Obamacare

On The Media

Anti-Obamacare Ads (Really) Didn't Work

Friday, July 18, 2014

Spending on negative Obamacare ads eclipsed spending on positive ads by a remarkable 15-1 ratio. Brooke talks with Niam Yaraghi of the Brooking Institution, who says that anti-Obamacare ads actually drove up enrollment.  

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On The Media

Taking Healthcare Literally

Friday, March 28, 2014

Bob speaks with Yurina Melara who covers public health for the Los Angeles-based La Opinion, the largest Spanish language daily in the US. She says that telling the 38 million Spanish-speaking Americans about Obamacare is only half the battle. The other half is making sure they understand what it is...beginning with the literal translation of “health care.”

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On The Media

Courting the Young Invincibles

Friday, March 28, 2014

With the official enrollment deadline for the Affordable Care Act approaching, the Obama Administration is trying every which way to get the message out.  This effort ranges from ordinary TV ads, to quirkier celeb-filled spoofs, to testimonials from YouTube celebrities. Bob speaks to Joe Rospars, CEO and Co-Founder of Blue State Digital, who served as the principal digital strategist for both of Obama’s campaigns, about capturing the attention of the ever-elusive “young invincibles.”

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On The Media

The President's Appearance on Between Two Ferns Seems to Have Worked

Wednesday, March 12, 2014

The web comedy show was the number one referrer to healthcare.gov yesterday.

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On The Media

The Obamacare Horror Story

Friday, January 10, 2014

During the tumultuous roll-out of the Affordable Care Act, the media struggled to find stories of people who had successfully bought insurance through healthcare.gov, and many landed on sources that turned out to be unreliable. But now, another dubious narrative is all the rage: the Obamacare horror story. Bob talks to health policy writer Maggie Mahar, who is very suspicious of the nightmarish tales reported in the media.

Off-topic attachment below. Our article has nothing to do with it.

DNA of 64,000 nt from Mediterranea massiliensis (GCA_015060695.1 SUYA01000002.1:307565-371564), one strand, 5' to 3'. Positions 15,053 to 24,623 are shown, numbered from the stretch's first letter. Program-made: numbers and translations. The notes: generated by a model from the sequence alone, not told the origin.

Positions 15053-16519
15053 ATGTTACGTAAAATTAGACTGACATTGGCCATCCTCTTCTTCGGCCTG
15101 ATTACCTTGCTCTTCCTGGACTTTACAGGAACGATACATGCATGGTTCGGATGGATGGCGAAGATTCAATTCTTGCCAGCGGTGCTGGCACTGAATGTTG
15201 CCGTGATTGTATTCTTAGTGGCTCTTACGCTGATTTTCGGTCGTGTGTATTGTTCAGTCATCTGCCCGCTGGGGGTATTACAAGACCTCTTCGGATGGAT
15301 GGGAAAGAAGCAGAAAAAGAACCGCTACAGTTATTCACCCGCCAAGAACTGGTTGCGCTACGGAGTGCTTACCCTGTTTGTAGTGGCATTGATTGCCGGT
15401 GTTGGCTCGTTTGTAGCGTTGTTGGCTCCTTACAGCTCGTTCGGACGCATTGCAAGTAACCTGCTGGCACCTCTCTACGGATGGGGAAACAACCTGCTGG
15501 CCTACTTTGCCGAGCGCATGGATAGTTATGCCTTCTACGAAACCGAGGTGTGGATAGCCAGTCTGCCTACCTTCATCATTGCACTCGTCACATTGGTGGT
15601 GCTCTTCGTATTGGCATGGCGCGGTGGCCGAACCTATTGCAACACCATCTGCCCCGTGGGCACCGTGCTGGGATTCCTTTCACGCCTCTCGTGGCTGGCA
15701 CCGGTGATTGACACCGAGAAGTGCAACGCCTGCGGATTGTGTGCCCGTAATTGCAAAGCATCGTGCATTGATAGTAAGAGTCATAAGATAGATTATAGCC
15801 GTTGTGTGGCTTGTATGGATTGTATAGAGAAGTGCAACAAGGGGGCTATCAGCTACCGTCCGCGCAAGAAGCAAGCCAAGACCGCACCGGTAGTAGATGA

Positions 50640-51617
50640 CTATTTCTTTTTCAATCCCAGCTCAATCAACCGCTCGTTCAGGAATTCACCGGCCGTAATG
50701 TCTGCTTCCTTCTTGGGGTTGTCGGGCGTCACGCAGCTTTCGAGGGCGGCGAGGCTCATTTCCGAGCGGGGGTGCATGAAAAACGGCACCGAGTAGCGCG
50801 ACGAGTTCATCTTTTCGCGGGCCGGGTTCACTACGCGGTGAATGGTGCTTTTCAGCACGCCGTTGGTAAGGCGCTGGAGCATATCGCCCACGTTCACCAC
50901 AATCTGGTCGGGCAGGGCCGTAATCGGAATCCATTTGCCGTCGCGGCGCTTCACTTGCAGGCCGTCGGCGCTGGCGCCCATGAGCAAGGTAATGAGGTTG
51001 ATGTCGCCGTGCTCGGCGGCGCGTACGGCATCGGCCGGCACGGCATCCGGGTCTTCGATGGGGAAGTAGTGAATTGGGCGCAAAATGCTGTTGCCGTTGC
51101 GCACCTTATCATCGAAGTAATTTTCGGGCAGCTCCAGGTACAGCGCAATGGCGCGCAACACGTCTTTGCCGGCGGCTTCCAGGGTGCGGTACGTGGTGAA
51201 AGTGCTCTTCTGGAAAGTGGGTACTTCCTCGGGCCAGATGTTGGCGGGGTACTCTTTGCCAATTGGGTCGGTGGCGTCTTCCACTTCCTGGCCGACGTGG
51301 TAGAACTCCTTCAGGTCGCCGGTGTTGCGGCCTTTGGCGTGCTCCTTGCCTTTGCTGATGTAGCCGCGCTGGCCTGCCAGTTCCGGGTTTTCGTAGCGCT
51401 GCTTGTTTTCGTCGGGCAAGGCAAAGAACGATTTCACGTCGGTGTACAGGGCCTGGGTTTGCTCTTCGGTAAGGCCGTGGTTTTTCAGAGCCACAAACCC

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On The Media

Actually, You Can't "Keep It"

Friday, November 01, 2013

This week's Obamacare troubles came in the form of media challenging the oft repeated claim by the administration that if you like your health insurance policy, you can keep it. Bob talks to Washington Post writer, and author of The Fact Checker blog Glenn Kessler about why the "you can keep it" claim was so misleading, and why the media are just now getting around to correcting it.

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On The Media

Healthcare dot UGH

Friday, October 18, 2013

Healthcare.gov launched in the beginning of the month to much frustration, as hundreds of thousands of people flocked to buy insurance from the online exchange. Because of technical glitches, the majority of these users were turned away due to website problems. Bob talks to programmer and Bloomberg Businessweek contributor Paul Ford who says while healthcare.gov was open for business at the beginning of the month, it’s failure may be attributed to its closed code.

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On The Media

About Face

Friday, October 11, 2013

Last week the press thought they had found the face of Obamacare in young Chad Henderson who, they widely reported, had made it through the thicket of federal exchange webpages and gotten coverage. One problem: he hadn't bought the coverage. Bob talks with Politico's Kyle Cheney about covering the story and the lessons journalists can learn from it. 

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On The Media

Battling Messages on Obamacare

Friday, September 27, 2013

The next phase of the Affordable Care Act goes into effect next week with the opening of new health insurance exchanges. Brooke and Bob take a look at the messaging war, from the conservative ads advising people to "opt out," to the Obama administration's push to educate people about the new law, and the media's role in covering this protracted battle.

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On The Media

How Questioning "Obamacare's" Constitutionality Went Mainstream

Friday, March 30, 2012

When "Obamacare" first debuted, opponents of the legislation criticized its cost and reachnot the possibility that it might be unconstitutional. But this week the Supreme Court spent three days hearing arguments on the mandated health care law. Brooke speaks to Politico's Josh Gerstein about how challenging Obamacare on constitutional grounds went from a zany fringe idea to a mainstream conversation.

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On The Media

Supreme Court Justices Read Newspapers Too

Friday, March 30, 2012

Media coverage can influence public opinion, but can public opinion really influence the Supreme Court? With its lifetime appointments the court is designed to exist above the fray. Bob speaks with Slate's Dahlia Lithwick who says that despite that, public opinion was a big factor in this week's arguments.

 

Dustin Wong - Tea Tree Leaves Retreat

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